.NET Error Logging Basics: Everything You Need To Know About Logging


Marwan Haddad

August 22, 2022

8 Min


.NET Error Logging Basics

While .NET is one of the most loved frameworks according to Stack Overflow Developer Survey for 2021, that popularity can bring issues for .NET error logging. 

There are “hundreds of thousands” of .NET packages available on NuGet, so developers can end up with an overwhelming tech stack to simply analyze .NET performance and monitor errors.

How can you efficiently debug your code even as it scales up with all the third-party libraries you might use and their associated configurations?

One simple but commonly overlooked answer: logging.

Key Insights

In this guide, we will go through .NET error logging across the following categories:

  • What is logging?
  • Client-side vs. server-side logging
  • Logging in .NET
  • Logging locations
  • Log types
  • Log levels
  • Logging libraries
  • Mobile vs. desktop vs. web logging
  • External logging resources
  • Simplify Your Logging Process

What is Logging?

Logging is the practice of recording the alerts and messages that you get about the state of your code. As your application may run into inefficiencies, errors, or even crash, you can save the associated messages together with all the relevant context.

Any message about the performance of your code shows up within the relevant logging target, helping you:

  • Read and understand error messages
  • Isolate bugs
  • Detect the root cause of a crash
  • Search and extract statistics about your code’s performance.

How can you preserve this context for potential future debugging?

By explicitly logging relevant messages in a consistent and structured way, which you should set up before your application ever crashes.

Client-Side vs. Server-Side Logging

While your app is in the development phase, every error or alert message about the state of your code is easily accessible to you and your team.

But once you ship to production, certain errors may never show up within your internal system unless you take the time to set up additional logging.

To do so, understand the key difference between two types of logging:

  • Server-side logging: recording the alerts and messages that you receive from within your internal server and coding environment while testing, debugging, and building your application.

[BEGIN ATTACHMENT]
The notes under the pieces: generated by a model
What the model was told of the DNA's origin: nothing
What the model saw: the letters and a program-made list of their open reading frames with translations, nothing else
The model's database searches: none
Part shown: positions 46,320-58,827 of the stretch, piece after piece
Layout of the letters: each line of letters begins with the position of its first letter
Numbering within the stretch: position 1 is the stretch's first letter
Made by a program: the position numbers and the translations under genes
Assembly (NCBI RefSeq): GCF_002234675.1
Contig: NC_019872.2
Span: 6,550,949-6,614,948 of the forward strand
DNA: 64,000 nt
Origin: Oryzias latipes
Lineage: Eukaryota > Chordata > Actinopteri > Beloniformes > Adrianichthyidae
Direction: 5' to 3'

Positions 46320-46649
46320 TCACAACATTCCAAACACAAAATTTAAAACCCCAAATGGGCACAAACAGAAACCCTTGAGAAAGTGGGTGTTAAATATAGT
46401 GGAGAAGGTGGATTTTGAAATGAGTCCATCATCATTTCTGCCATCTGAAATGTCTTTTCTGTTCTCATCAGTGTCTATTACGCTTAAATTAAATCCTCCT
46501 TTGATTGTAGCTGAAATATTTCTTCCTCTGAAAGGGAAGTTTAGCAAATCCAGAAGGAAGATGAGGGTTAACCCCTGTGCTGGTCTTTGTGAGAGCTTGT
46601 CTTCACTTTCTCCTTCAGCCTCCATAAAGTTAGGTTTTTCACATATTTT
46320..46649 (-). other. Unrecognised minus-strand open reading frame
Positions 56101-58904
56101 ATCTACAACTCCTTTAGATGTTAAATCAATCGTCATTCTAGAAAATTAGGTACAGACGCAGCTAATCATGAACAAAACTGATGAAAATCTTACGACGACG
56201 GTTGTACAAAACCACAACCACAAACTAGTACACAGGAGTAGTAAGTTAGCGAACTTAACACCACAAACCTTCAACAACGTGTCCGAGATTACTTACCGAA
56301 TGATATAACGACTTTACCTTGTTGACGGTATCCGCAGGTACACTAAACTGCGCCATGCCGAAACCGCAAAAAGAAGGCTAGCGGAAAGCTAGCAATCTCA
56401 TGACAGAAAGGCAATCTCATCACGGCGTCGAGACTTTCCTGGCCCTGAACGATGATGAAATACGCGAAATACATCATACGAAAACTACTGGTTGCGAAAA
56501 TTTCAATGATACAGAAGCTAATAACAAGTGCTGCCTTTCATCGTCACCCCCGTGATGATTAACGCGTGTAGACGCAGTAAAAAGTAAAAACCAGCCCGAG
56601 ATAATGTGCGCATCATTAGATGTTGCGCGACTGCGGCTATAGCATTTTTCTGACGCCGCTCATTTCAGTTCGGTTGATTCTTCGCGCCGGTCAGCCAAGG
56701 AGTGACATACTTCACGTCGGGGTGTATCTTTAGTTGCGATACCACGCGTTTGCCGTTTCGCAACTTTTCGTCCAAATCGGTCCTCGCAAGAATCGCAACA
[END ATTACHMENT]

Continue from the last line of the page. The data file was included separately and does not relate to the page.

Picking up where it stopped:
• Client-side logging: capturing and recording the alerts and context around any errors and bugs appearing for your application’s users once you’ve shipped your code to production.

Both categories of logging involve their own best practices and a level of nuance, but in this guide we will focus on how you can set yourself up for server-side logging.

Logging in .NET

A basic server-side logging set-up doesn’t require any additional or third-party tools. 

.NET already ships pre-packaged with several methods and logging targets you can use to capture relevant information. In fact, .NET goes even further as it automatically detects and logs most crashes within Windows Event Viewer.

So why should you log errors manually besides automatic reports? 

The main reason is the ability to customize error messaging and reporting. With larger projects and in teams of multiple people, logging is a key tool for you to streamline your application development from the initial testing to production and customer support. 

While logging is most commonly done through the LogInformation() method, some other key methods can help you do the following:

  • Create logs
  • Configure logging 
  • Set log level
  • Filter logs
  • Apply log categories
  • Define log message templates
  • Specify log exceptions
  • Define log scopes.

Logging Locations

While logging in .NET is most commonly done in Windows Event Viewer, there are many other potential logging locations you can take advantage of.

The solutions for logging can be split into a few key types:

  • Database
  • Relational Database
  • NoSQL Database
  • Time-series Database
  • Searchable Log Solution
  • Error Monitoring Tool
  • File
  • Console
  • Trace
  • Event Viewer (Windows Event Log)
  • Event Tracing for Windows (ETW)

Then, specifically for .NET logging providers also fall into 3 key categories as follows:

  • Console
  • Debug
  • EventSource
  • EventLog
  • Additional Microsoft packages

You should also keep in mind that logging is different for apps with a Generic Host versus non-host console apps.

Log Types

Your logs can be default, as defined by whatever solution you choose (whether provided by Microsoft or a third-party). 

You can customize your .NET logging in 2 key ways:

Structured logging is a bit more complicated but has some of the following benefits:

  • Preserving additional parameters like message-template and message-parameters
  • Simpler grouping of events
  • Faster search for logs from a specific user
  • Additional formatting capabilities

Log Levels

The messages recorded in your console can encompass multiple levels ranging in severity for your overall application performance.

These log levels can help you prioritize and triage errors during your debugging process. In .NET there are 4 key log levels that are recorded by default:

  • Information: messages about application progress, runtime, etc.
  • Warning: alerts when your code may have an inefficiency or risk encountering an error
  • Error: outputs error messages, such as when part of your code has encountered an exception